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Starting at: $119.00

Photo by: Sarah Tew/CNET

SanDisk Sansa Clip Zip (blue, 8GB)

SanDisk Sansa Clip Zip (blue, 8GB)

Editors' rating: 4 out of 5

The good: The SanDisk Sansa Clip Zip is an audio Swiss Army Knife that plays most audio formats, works with audiobook and subscription music services, can be used as a voice recorder, and tunes in to FM radio--all for under $50.

The bad: You get what you pay for in terms of construction quality.

The bottom line: SanDisk's tongue-twister of an MP3 player is a stupefying value and its practical clip-on design is perfect for the gym.

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Starting at: $69.99

Photo by: SanDisk

Audyssey Lower East Side Media Speakers

Audyssey Lower East Side Media Speakers

Editors' rating: 3.5 out of 5

The good: The Audyssey Lower East Side Media Speakers have an attractive, compact design, and offer good sound with lots of bass. They're also one of the few powered stereo speakers to have an optical digital connection (for Apple TV or the PS3, for instance) in addition to an analog input.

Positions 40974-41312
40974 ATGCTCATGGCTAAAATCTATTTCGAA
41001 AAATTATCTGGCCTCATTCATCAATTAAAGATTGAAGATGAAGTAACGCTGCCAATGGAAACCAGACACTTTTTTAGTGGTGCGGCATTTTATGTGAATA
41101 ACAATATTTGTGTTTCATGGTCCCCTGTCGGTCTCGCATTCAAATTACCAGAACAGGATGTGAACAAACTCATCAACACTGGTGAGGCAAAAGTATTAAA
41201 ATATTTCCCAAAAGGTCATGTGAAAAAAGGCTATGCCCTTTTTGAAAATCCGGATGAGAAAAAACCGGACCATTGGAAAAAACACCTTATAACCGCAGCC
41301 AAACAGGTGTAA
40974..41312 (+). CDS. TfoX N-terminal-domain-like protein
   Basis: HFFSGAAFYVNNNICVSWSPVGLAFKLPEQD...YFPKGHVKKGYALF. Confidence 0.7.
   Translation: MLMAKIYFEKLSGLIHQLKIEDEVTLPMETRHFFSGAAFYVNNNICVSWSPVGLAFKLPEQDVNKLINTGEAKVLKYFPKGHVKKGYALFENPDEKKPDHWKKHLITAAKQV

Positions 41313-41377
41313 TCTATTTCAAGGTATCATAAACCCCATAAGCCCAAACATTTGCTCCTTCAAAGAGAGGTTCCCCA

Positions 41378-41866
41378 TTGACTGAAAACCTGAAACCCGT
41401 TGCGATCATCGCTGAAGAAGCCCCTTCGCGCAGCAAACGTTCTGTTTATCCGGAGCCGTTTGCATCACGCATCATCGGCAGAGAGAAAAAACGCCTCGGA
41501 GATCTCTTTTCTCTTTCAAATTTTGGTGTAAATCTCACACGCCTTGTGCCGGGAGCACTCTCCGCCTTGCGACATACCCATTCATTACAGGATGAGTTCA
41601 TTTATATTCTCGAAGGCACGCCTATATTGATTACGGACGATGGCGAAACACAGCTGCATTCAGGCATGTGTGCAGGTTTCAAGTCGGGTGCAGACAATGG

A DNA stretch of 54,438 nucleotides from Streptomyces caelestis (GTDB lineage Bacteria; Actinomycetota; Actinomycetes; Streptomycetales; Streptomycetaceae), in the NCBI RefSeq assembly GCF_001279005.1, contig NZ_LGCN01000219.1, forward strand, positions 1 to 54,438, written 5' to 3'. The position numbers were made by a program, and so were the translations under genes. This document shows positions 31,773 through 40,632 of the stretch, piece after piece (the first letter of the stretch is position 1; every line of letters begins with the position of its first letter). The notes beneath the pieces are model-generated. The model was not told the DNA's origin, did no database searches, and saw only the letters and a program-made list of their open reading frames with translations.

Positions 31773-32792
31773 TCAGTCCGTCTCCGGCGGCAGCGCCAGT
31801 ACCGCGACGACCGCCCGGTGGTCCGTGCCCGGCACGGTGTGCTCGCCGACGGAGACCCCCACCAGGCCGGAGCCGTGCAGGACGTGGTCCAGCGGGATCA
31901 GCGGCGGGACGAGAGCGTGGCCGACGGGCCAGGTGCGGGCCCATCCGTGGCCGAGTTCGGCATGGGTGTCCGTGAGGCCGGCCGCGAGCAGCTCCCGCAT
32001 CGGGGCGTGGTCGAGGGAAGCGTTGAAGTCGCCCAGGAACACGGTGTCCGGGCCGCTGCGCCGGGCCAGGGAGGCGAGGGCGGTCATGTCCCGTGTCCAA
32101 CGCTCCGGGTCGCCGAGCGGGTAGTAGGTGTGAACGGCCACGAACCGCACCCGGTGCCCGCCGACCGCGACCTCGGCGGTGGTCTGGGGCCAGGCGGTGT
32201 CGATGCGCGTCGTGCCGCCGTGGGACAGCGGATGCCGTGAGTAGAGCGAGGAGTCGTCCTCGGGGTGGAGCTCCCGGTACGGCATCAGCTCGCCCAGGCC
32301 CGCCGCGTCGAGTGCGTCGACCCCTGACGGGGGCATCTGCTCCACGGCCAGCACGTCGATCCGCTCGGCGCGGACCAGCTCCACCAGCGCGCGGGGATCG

The bad: The speakers don't play terribly loud and they overemphasize detail. There's no remote, and no way to toggle between inputs.

The bottom line: While we didn't like their sound as much as the Audioengine 2s, the Audyssey Lower East Side Media Speakers are an attractively designed set of powered multimedia speakers that offer good sound and the added bonus of a digital optical input.

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Starting at: $199.99

Photo by: Josh Miller/CNET

Dell Inspiron 620 MT

Dell Inspiron 620 MT

Editors' rating: 3.5 out of 5

The good: The Dell Inspiron 620 offers a welcome departure from the glossy black sea of desktop conformity, along with some helpful case features and a strong traditional configuration.

The bad: Upgrade options are limited for this system due to some corner-cutting on the motherboard.

The bottom line: Look no further than the Dell Inspiron 620 if you're interested in a mainstream PC with strong computing features housed in a case that dares to stand out in a sea of desktop conformity.